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Triassic-Jurassic mass extinction

This event happened in less than 10,000 years. It marks the boundary between these two periods and is one of the biggest mass extinction events over the last 500 million years. It happened 201.3 million years ago and profoundly affected life in the seas, for example, 34% of marine genera disappeared. On land, the crurotarsan archosaurs e.g. Postosuchus and many of the large amphibians became extinct.

A chart of all the mass extinction's over the last 550 million years. The Triassic Jurassic extinction is the bar above the 200.

At least half of the species now known to have been living on Earth at that time went extinct. This event vacated terrestrial ecological niches, allowing the dinosaurs to take up the dominant roles in the Jurassic and then Cretaceous period. Before this, the more prominent dinosaurs were the families such as Coelophysidae, which consisted of dinosaurs such as Coelophysis which grew to about 2 metres long, or the bigger Gojirasaurus, which grew to around 5 metres making it one of the biggest dinosaurs of its time.

There had been suggestions that the end-Triassic mass extinction was caused by one or more asteroid impacts. The target was the Manicouagan crater in Quebec, a multiple-ring structure about 100 km across. It is the earth's sixth-largest impact crater, and so certainly large enough to have generated a global mass extinction. However, it is dated as 213-215 Myr old, some 12 Myr before the T-J boundary, and so had nothing to do with the mass extinction.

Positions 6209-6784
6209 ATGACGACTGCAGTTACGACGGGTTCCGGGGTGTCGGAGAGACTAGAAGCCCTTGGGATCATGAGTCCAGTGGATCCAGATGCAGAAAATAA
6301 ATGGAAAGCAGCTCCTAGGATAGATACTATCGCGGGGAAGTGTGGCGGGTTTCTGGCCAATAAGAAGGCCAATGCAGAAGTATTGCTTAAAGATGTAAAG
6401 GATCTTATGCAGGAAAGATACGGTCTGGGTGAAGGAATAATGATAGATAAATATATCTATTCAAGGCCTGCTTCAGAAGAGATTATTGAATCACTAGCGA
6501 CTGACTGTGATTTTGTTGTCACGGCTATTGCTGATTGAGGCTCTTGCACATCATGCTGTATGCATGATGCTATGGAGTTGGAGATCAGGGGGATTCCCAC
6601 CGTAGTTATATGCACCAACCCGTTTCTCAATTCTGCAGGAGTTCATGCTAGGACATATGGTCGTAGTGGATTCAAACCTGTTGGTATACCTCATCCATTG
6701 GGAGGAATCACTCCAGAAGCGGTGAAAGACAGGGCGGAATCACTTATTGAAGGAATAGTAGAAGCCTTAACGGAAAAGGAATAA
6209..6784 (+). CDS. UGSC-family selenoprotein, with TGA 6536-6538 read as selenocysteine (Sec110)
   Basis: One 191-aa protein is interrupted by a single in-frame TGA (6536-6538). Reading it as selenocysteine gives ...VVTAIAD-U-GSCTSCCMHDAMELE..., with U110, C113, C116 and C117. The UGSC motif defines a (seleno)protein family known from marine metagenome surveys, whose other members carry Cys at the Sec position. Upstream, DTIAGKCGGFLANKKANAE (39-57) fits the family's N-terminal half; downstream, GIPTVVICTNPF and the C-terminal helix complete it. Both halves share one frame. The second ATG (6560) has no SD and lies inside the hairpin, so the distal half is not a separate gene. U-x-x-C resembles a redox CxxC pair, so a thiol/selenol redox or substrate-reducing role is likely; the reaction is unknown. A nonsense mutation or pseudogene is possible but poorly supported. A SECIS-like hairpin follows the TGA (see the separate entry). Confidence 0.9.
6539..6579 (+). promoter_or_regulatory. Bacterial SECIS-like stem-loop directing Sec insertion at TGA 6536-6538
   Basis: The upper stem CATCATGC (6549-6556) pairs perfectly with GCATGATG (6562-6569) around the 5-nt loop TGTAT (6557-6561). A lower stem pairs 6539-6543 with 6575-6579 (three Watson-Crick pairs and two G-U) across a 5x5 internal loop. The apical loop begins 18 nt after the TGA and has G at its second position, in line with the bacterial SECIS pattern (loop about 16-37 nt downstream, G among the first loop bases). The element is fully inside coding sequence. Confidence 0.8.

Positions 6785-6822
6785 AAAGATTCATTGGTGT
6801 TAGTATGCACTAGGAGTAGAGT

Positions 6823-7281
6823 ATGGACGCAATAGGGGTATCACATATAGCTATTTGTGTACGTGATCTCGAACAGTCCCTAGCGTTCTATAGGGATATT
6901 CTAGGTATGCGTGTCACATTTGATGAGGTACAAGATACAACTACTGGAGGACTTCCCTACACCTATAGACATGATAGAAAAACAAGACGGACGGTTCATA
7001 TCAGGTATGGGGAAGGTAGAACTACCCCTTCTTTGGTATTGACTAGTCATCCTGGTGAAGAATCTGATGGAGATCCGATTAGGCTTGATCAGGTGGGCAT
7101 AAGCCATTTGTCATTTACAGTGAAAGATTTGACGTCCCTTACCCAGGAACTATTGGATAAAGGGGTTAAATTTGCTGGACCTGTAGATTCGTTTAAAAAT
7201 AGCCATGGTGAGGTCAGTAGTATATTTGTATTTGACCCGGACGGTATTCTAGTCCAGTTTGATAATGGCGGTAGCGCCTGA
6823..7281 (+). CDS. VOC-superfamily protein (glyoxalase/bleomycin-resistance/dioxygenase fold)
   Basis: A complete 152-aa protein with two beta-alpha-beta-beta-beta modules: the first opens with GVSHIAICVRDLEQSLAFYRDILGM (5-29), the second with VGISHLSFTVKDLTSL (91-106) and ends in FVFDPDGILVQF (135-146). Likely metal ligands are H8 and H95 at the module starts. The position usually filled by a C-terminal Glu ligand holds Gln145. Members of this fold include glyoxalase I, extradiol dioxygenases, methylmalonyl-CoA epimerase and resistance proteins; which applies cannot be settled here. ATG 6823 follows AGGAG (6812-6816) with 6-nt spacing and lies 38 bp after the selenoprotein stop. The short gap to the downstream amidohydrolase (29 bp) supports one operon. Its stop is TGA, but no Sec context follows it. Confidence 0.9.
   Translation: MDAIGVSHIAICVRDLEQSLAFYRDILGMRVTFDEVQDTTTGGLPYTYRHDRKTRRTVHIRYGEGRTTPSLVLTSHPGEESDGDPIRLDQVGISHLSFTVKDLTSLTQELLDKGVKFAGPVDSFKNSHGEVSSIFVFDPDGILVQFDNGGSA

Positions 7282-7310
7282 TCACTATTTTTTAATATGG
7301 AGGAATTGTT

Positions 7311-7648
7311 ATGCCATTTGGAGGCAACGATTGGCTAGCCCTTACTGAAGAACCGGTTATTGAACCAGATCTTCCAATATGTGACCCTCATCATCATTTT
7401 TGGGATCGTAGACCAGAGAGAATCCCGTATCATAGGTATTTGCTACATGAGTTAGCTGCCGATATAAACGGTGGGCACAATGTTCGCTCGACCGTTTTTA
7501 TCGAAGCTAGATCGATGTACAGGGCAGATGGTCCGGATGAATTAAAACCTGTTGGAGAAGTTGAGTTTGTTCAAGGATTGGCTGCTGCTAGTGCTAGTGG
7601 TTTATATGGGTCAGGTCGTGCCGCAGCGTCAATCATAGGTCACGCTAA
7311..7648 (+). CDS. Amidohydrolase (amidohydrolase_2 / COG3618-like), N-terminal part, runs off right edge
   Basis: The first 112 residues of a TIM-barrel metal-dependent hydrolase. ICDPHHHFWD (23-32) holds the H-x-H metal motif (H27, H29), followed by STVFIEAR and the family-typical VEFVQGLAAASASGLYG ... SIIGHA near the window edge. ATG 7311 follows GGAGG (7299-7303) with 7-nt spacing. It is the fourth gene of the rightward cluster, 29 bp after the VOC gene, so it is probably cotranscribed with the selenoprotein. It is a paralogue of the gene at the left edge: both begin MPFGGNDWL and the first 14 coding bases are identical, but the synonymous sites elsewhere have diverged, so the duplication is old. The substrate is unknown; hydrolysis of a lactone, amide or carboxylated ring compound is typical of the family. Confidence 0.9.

The clearest model for the T-J mass extinction is global warming, ocean stagnation, and ocean acidification set in train by massive volcanic eruption. At the end of the Triassic/ Early Jurassic a major rifting event, maybe the largest on Earth ever, was beginning as the continent of Pangea slowly began to break up. One of the largest LIPs of all time, the 6000 km diameter Central American Magmatic Province (CAMP) had began to erupt huge amounts (volume of at least 2,000,000 cubic kilometers) of basalt lavas. Scattered outcrops of the rocks can now be found located around the periphery of the central Atlantic region, for example the flood basalts of the Newark Basin, in the NE of the United States. These enormous volcanic provinces are thought to be the result of decompressive melting associated with rifting.

The eruptions sent huge volumes of sulphur dioxide and carbon dioxide into the atmosphere. The sulphur dioxide caused transitory atmospheric cooling, but the carbon dioxide, as a greenhouse gas, caused longer-term warming. The warming raised atmospheric temperatures by several degrees, and the gases with atmospheric water produced acid rain that killed plants on land, and led to wider terrestrial extinctions. In the oceans, the warming lowered thermoclines and terminated normal ocean mixing, preventing oxygen reaching the sea bed, and leaving to extinctions. Associated ocean acidification also killed species.

The British, and European, Rhaetian documents the last stages of the Triassic, and complete successions pass through the T-J boundary, providing opportunities to explore the mass extinction in detail.

For more information visit:

Wikipedia: Triassic Jurassic Extinction

Bristol: Triassic Jurassic Extinction

New world Encyclopedia: Mass Extinction

Natural History Museum: End-Triassic Mass Extinction


Dicynodon Illustration courtesy of John Sibbick.
Design by ParanoidFish Website & Graphic Design & EikonWorks.
Dept. of Earth Sciences, University of Bristol, Wills Memorial Building, Queen's Road, Bristol, UK BS8 1RJ
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